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I was referred to this site by a friend. I like that I was able to look at some similar threads before I started this thread. Unfortunately, I didn't see anything about this specific issue.

I'm having an issue passing StringBuilders from object to object in Java. I don't know what the problem is and am lost. I can pass and return data all day. With StringBuilders, it just doesn't work. I'm thinking it's something really easy that i'm simply too frustrated to see.

I have a homework assignment which asks me to declare 3 Stringbuilders with my first name, middle name, and last name. No problem.

It also wants 3 objects to do different formats of the name. The formatting portion is easy. I can't figure out how to return the work back to the main.

Here's a snippet:

public class Builder
{
   public static void main(String[] args)
   {
      StringBuilder str1 = new StringBuilder("John");
      StringBuilder str2 = new StringBuilder("Que");
      StringBuilder str3 = new StringBuilder("Doe");

      ???  = entireName(str1, str2, str3);
   }

  public static String entireName(StringBuilder s1, StringBuilder s2, StringBuilder s3)
  {
        System.out.print(s1);
        //insert.s1('4', ' ');//format stuff, not really necessary (not a problem).
        Ststem.out.print(s2);
        //etc..
        System.out.print(s3);
        return ????;
   }
}

the question marked stuff isn't filled in because nothing I put in there worked anyway. I've tried declaring separate strings to pass back. I've tried declaring the strings, then using those strings in the stringbuilder. I've got nothing. The formatting portion of this stuff is easy. If I can't return to the main, it's wrong.

I really appreciate any help. Thank you!

share|improve this question
    
So the return value of the function should be "John Que Doe"? –  dsolimano Mar 11 '11 at 20:56
    
Could you post the complete assignment? You state: "It also wants 3 objects to do different formats of the name". I would think this means you need to declare three new classes (at the very least ignoring inheritance/interfaces) –  Brian Roach Mar 11 '11 at 21:01

1 Answer 1

up vote 2 down vote accepted

Assuming your prints are for debugging, you need s1.toString() and such

public static String entireName(StringBuilder s1, StringBuilder s2, StringBuilder s3)
  {
        System.out.print(s1.toString());
        //insert.s1('4', ' ');//format stuff, not necessary (not a problem)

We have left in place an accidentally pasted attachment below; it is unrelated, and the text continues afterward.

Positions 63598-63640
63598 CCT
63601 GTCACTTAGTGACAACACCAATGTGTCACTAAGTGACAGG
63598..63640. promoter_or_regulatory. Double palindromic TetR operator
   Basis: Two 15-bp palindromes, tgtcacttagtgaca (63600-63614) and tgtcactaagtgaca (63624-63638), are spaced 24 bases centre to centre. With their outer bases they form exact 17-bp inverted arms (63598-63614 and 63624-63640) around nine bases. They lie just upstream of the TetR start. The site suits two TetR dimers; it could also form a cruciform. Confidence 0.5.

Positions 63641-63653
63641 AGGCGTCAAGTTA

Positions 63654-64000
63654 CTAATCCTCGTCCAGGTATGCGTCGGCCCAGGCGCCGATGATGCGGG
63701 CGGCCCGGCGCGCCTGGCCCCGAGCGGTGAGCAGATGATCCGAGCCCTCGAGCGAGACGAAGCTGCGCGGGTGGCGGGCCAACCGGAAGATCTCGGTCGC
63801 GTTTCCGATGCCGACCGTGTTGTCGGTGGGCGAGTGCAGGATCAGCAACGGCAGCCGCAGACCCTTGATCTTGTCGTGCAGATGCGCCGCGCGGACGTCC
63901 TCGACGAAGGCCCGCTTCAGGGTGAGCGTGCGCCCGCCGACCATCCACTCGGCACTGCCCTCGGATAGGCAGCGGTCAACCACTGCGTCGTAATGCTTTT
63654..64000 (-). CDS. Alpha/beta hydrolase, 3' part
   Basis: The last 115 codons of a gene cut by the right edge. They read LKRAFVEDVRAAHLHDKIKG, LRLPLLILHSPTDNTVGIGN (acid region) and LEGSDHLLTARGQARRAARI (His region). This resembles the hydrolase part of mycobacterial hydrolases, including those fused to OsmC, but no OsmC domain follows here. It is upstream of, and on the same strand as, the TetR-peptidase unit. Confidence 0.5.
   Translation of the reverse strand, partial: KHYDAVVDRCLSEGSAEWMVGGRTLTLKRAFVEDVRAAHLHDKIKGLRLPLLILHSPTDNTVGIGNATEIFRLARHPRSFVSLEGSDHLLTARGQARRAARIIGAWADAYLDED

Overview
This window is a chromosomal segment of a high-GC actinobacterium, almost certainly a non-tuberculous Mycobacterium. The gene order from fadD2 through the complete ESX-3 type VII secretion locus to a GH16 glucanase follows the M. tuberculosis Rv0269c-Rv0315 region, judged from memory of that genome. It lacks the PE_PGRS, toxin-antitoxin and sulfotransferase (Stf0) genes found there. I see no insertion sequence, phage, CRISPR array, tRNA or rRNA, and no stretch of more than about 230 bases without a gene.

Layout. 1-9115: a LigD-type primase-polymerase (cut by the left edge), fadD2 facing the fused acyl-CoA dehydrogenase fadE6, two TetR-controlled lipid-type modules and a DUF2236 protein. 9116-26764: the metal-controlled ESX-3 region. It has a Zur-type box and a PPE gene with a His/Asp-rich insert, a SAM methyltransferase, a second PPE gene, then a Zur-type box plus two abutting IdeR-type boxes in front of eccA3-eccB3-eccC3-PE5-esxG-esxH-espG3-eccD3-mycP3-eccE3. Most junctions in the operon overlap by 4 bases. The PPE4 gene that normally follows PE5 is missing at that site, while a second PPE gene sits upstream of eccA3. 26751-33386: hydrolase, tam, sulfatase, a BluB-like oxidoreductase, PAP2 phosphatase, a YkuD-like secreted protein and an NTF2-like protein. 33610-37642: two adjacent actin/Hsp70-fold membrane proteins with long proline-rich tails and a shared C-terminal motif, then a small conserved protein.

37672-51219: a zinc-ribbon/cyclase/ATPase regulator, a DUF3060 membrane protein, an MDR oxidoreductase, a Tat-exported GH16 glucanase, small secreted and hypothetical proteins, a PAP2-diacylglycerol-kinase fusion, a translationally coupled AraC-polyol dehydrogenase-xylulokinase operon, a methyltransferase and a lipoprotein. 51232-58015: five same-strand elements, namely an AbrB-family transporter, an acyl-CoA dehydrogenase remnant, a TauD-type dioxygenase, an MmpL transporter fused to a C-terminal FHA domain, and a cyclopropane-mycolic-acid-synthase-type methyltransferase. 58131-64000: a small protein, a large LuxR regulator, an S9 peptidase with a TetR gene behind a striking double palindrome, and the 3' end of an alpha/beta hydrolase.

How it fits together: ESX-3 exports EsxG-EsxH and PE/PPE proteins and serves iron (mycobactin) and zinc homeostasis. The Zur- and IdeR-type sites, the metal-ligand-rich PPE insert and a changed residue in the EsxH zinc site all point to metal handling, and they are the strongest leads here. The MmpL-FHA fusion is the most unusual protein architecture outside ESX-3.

System.out.print(s2.toString());
        //etc..
        System.out.print(s3.toString());
        return s1.append(s2).append(s3).toString();
   }

I ran this, and it works:

public class Builder
{
   public static void main(String[] args)
   {
      StringBuilder str1 = new StringBuilder("John");
      StringBuilder str2 = new StringBuilder("Que");
      StringBuilder str3 = new StringBuilder("Doe");

      String s = entireName(str1, str2, str3);

      System.out.println(s);
   }

   public static String entireName(StringBuilder s1, StringBuilder s2,
            StringBuilder s3)
   {
        // debugging removed
        return s1.append(s2).append(s3).toString();
   }

}
share|improve this answer
    
14 seconds faster = +1 –  Dave Jarvis Mar 11 '11 at 20:56
1  
altho this modifies parameter 1 which you probably don't want to do, In my opinion you should never return a modified parameter. If you are going to modify a parameter, your should just have a void method. better would be to create a new StringBuilder append into it, and return that. –  MeBigFatGuy Mar 11 '11 at 22:22
    
System.out.println(StringBuffer) works. Pass it any object and it basically does a toString on the object, then prints the results. –  Jay Mar 11 '11 at 22:30
    
@MBFG That's a very valid point, and I agree. –  corsiKa Mar 11 '11 at 22:31
    
wow. Thanks a lot guys. Now I can finish up the other 3 objects. Yes, the print statements were to see if I was passing them into the object properly. I sincerely appreciate the help, and have the site bookmarked. /bow –  DBguy Mar 11 '11 at 23:54

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